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Friday, May 29, 2015

More To See

This morning, just as the birds began to sing outside our windows, Trevor ran home.

I know he is sad to leave.

But he is out exploring some new and wonderful wilderness.

And as the sun peaks over the top of the mountains I can feel him smiling, and saying,

"Hurry up, there is so much more to see."

Feb. 1, 1984 - May 29, 2015

Wednesday, May 27, 2015

There are things...

There are things that we don't want to have happen, 

but have to accept.


Things we don't want to know,


but have to learn. 


And people we cannot live without,

but have to let go. 

Trevor is resting. I think he is peaceful. There are perhaps days  of our time here together left. And in them we will continue to try and accept, try and learn, and try to let go.

Thursday, May 7, 2015

Something So Special and So Unique

I’ve always loved F. Scott Fitzgerald, even despite of—or perhaps because of—the darker veins of age and despair that his works are riddled with.

And while I was more than disappointed in Hollywood’s rendition of The Great Gatsby, I have a soft place in my heart for the 2008 film of The Curious Case of Benjamin Button.

My favorite part of the script—though the words never appear in Fitzgerald’s original short story—are spoken as Benjamin, played by Brad Pitt,  comforts Daisy, played by Cate Blanchett:

“You chose to do something so special and so unique that there was only a short window of time that you could do it.”

It’s funny the things that run through your head when the doctors tell you that your husband is dying.

And yet, as I listened to the physicians and nurses we have come to love tell us that the time had come to move Trevor to a hospice plan, I found my mind turning back to that scene with Benjamin and Dasiy.

“You chose to do something so special and so unique that there was only a short window of time that you could do it.”

I suppose you could say that I married Trevor knowing one day I would be here.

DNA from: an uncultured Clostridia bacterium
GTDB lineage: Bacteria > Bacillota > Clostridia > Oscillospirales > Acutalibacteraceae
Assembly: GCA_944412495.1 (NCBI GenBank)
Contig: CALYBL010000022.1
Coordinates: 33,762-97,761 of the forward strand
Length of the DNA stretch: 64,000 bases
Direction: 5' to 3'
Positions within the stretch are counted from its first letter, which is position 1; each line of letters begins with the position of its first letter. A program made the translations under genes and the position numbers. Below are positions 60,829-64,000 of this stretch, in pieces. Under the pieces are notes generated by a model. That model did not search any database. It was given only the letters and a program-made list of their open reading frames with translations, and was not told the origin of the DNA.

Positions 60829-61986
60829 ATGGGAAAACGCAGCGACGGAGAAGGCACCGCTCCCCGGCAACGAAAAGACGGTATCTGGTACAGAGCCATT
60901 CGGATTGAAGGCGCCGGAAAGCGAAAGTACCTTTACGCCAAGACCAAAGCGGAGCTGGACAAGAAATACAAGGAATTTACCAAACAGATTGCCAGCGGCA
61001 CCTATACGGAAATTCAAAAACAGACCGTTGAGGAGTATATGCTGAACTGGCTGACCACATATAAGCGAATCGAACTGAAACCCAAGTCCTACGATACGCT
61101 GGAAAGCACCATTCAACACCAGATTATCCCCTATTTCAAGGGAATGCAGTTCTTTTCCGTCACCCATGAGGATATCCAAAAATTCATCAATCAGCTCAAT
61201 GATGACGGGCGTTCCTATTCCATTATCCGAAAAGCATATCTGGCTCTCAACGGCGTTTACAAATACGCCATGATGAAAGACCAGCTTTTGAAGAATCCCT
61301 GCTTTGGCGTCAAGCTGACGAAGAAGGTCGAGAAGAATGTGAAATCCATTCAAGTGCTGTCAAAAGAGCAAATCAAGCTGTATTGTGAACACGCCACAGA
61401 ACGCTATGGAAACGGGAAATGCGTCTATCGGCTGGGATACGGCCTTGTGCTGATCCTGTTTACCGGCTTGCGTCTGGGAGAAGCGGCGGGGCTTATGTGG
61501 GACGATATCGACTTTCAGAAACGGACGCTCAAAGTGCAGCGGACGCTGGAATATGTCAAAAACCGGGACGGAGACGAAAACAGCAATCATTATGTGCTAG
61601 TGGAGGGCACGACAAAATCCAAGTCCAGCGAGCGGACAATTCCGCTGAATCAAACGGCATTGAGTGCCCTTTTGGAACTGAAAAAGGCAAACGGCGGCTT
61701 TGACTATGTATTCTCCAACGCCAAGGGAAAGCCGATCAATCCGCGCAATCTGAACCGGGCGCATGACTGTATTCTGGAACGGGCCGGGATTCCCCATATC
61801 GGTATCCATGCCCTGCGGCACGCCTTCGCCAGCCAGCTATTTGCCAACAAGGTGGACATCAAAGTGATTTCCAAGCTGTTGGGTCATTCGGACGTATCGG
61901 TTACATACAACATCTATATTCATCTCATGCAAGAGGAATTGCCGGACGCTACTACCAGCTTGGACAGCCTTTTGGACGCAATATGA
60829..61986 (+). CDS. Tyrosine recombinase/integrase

Though I’m not really sure any of us know much at 20-years-old.

We chose to live our lives as though his illness wasn’t a part of it, as though it would never come back.

And for a beautiful stretch of time it didn’t.

But sometimes there are things that are so special, so unique that they can only exist in a short window of time.

Today we made the decision to stop all intervention-based care.
No more infusion therapy treatments.
No more MRIs.
No more pills.
No more shots.

No more.

And even as I type those words, knowing they relate to hospitals and IV lines and pharmacies and stiff waiting room couches dotted with tattered magazines and so many other things I have come to hate, I still come back to finding myself wanting more.

More of this.
 And this
 And this
 And this
 And this
And this

 And, especially, of this.

But sometimes there are things that are so special and so unique that they can only exist for a short window of time.

A close friend asked me once if I ever regret my decision to marry this incredible man.

And the answer is no.

Of all the things that I believe,  I believe that we live this life to experience all that we can, on a crash course of progression that is insatiable until the very moment that our spirits leave our mortal shells and we are onto the next stage of being, of progress.  Life is a succession of lessons that must be lived to be understood.

My life with Trevor has moments that can be measured by every extreme—utter euphoria to the most intense pain I’ve ever known, and so much more in between.

How do you regret that adventure of discovery?

There is still more to come. More to learn.

We aren’t sure how long we have, weeks to six months…I don’t know.

There are some things that are so special and so unique that they can only exist for a short window of time.

In January when we took our first big plunge off this cliff I opened our house to everyone who wanted to see Trevor. Those doors are open again.  You are always welcome.

There are beds stashed in every corner for friends that come from far away, the fridge is always full—thanks to the incredible love of neighbors and friends. I hope this last part of our window will be filled with love and laughter and music and energy.  If you want to come shoot me a text, 435-512-3705, or just stop by.

I haven’t shared the video below yet, but now seems a more appropriate time than ever. I have been astounded at the outpouring of honor so many have written about for Trevor.

If you have a chance, see this blog, and this one, and this one and this one.

A great band, KitFox, found our blog, and using so many of our words, they created this gorgeous song for us. I carry the lyrics and the tune around in my head every day…give it a listen. It seems like the perfect way to end this post, by thinking about how endings never really have to end.
linderman from London Photography on Vimeo.